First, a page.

Analysis and commentary on the practice of appellate law and on news, events and decisions from the Colorado Supreme Court, Colorado Court of Appeals, Tenth Circuit Court of Appeals and United States Supreme Court
The Wall Street Journal has this terrific front-page story on the battle among Washington elites to get a seat at the Court's upcoming oral arguments on the 2010 health care law. Even former Solicitor General Walter Dellinger, who worked on one of the amicus briefs, isn't sure he'll get a seat.
Three days of oral argument will begin a week from Monday. It does not appear that the Court contemplates a live broadcast of the proceedings -- which I find somewhat surprising -- so anyone who doesn't get a seat will have to wait until the end of the week to hear the audio.
This morning the Colorado Supreme Court, in a unanimous decision authored by Justice Eid, held that the Colorado Concealed Carry Act divests the CU Board of Regents of its authority to ban concealed handgun possession on campus. The decision, which is here, means that CU students who hold a valid concealed carry license under the CCA may not be prohibited from carrying handguns on campus.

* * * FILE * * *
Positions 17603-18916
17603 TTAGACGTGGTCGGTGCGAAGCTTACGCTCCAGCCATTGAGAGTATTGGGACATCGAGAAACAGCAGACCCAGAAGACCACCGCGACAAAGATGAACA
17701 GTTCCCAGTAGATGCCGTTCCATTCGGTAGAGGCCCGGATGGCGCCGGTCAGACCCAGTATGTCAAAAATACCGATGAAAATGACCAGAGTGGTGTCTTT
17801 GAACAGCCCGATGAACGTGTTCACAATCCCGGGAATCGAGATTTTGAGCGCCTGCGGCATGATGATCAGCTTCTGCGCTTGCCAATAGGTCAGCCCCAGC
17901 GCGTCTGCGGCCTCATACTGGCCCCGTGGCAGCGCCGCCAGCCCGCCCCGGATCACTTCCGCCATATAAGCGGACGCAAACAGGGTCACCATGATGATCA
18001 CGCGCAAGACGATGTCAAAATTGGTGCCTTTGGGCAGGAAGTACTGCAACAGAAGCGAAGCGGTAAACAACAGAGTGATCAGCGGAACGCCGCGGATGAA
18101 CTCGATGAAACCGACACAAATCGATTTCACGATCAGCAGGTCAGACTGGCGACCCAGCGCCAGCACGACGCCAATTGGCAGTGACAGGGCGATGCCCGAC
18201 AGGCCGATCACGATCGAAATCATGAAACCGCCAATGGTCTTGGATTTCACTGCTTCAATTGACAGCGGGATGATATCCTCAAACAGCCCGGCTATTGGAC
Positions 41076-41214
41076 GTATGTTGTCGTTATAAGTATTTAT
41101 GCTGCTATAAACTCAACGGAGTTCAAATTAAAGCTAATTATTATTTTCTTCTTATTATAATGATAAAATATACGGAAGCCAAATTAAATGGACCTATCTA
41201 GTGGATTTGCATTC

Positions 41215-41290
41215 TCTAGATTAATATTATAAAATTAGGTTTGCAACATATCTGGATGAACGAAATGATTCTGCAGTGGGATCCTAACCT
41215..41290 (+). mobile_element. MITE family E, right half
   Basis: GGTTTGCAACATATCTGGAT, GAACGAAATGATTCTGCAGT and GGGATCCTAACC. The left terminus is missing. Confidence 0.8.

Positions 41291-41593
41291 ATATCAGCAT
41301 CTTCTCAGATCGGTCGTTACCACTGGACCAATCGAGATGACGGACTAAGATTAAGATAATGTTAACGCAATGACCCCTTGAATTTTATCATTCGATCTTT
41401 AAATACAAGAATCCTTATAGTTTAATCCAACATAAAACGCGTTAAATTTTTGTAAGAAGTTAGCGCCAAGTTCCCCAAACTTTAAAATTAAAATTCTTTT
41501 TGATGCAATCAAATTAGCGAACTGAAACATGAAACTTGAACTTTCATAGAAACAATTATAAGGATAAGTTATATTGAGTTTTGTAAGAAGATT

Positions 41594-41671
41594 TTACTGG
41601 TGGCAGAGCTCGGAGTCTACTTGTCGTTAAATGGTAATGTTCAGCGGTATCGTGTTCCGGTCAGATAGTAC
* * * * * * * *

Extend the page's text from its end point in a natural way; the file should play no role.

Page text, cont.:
The Court's decision is a straightforward application of rules of statutory interpretation. The plain language of the CCA did not exclude public universities from its reach -- unlike public elementary, middle, junior high or high schools, which are specifically excluded from the reach of the CCA. Moreover, as we pointed out in an amicus brief we submitted in this case on behalf of the National Rifle Association, in enacting the CCA, the General Assembly specifically considered a provision that would have excluded public universities from the CCA's reach, but decisively rejected it.
This decision is not surprising given the strength of the plain language argument, but it is a bit surprising -- and gratifying -- that the decision is unanimous.